385th Aviation Group, Arizona Army National Guard

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Coat of arms (crest) of 385th Aviation Group, Arizona Army National Guard

(Distinctive Unit Insignia)

Official blazon

Distinctive Unit Insignia. Description: A gold color metal and enamel device 1 1/8 inches (2.86cm) in diameter overall, consisting of a disc horizontally divided with nine alternating rays of red and gold in the upper portion of the disc and blue in the lower portion; overall a black and gold thunderbird issuing from the base bearing an orange triangle, point down, on its breast.


Ultramarine blue and golden orange are colors traditionally associated with aviation units. Red is for courage, gold for excellence and achievement, blue for loyalty; black refers to stability and suggests the unit's 24-hour vigilance and military preparedness. Red, gold and blue are adapted from the Arizona State Flag. Red and gold further suggest the Spanish flag carried by early explorers in Arizona, the unit's home location. Blue represents the sky and the unit's theater of operations. The rays of the sun and the thunderbird allude to Arizona and are evolved from the traditional Indian symbol; the thunderbird, symbolic of lightning, thunder and rain, denotes the units strike capability. The triangle, in the shape of an arrowhead, implies combat readiness. The distinctive unit insignia was approved on 21 May 1991.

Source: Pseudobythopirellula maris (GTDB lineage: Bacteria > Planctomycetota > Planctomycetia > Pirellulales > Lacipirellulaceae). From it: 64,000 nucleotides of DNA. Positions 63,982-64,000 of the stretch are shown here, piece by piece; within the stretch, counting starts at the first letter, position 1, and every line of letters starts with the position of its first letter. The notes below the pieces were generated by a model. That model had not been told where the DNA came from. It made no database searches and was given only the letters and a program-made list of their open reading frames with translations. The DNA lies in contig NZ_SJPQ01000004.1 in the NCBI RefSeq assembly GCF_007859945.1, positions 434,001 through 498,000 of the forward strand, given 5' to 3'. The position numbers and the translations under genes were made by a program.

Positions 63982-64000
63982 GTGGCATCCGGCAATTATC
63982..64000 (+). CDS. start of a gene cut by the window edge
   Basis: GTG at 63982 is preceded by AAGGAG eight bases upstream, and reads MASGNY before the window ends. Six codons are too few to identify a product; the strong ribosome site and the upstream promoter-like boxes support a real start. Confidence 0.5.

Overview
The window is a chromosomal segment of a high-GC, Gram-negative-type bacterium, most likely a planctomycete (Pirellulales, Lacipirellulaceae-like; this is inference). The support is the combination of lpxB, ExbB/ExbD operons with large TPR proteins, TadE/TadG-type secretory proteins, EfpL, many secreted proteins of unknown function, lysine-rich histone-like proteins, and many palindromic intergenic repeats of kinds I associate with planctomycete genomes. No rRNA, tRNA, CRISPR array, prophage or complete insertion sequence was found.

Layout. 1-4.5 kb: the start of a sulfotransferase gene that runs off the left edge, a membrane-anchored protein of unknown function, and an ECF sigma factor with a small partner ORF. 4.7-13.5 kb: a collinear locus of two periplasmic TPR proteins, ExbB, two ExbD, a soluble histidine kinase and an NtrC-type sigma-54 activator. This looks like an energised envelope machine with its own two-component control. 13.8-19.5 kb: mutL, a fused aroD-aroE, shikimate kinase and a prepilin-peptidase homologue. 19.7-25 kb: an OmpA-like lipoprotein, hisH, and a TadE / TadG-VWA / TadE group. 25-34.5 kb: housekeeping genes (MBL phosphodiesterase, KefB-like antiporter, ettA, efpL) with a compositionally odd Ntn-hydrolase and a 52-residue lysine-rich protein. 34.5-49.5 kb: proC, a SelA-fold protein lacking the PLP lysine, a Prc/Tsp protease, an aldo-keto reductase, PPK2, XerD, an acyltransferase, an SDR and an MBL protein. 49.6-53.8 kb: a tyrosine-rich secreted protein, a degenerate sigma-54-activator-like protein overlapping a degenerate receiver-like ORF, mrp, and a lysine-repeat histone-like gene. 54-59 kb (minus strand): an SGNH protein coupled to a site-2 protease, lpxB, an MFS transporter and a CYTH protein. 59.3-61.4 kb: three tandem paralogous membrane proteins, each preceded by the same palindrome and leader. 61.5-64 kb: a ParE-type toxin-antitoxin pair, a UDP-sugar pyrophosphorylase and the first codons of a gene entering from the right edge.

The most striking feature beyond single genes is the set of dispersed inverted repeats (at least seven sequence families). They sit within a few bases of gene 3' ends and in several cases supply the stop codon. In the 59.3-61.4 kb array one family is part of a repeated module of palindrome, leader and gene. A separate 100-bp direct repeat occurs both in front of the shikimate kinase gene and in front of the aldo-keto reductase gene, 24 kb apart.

Literature: Image and Information from The Institute of Heraldry, US Army.

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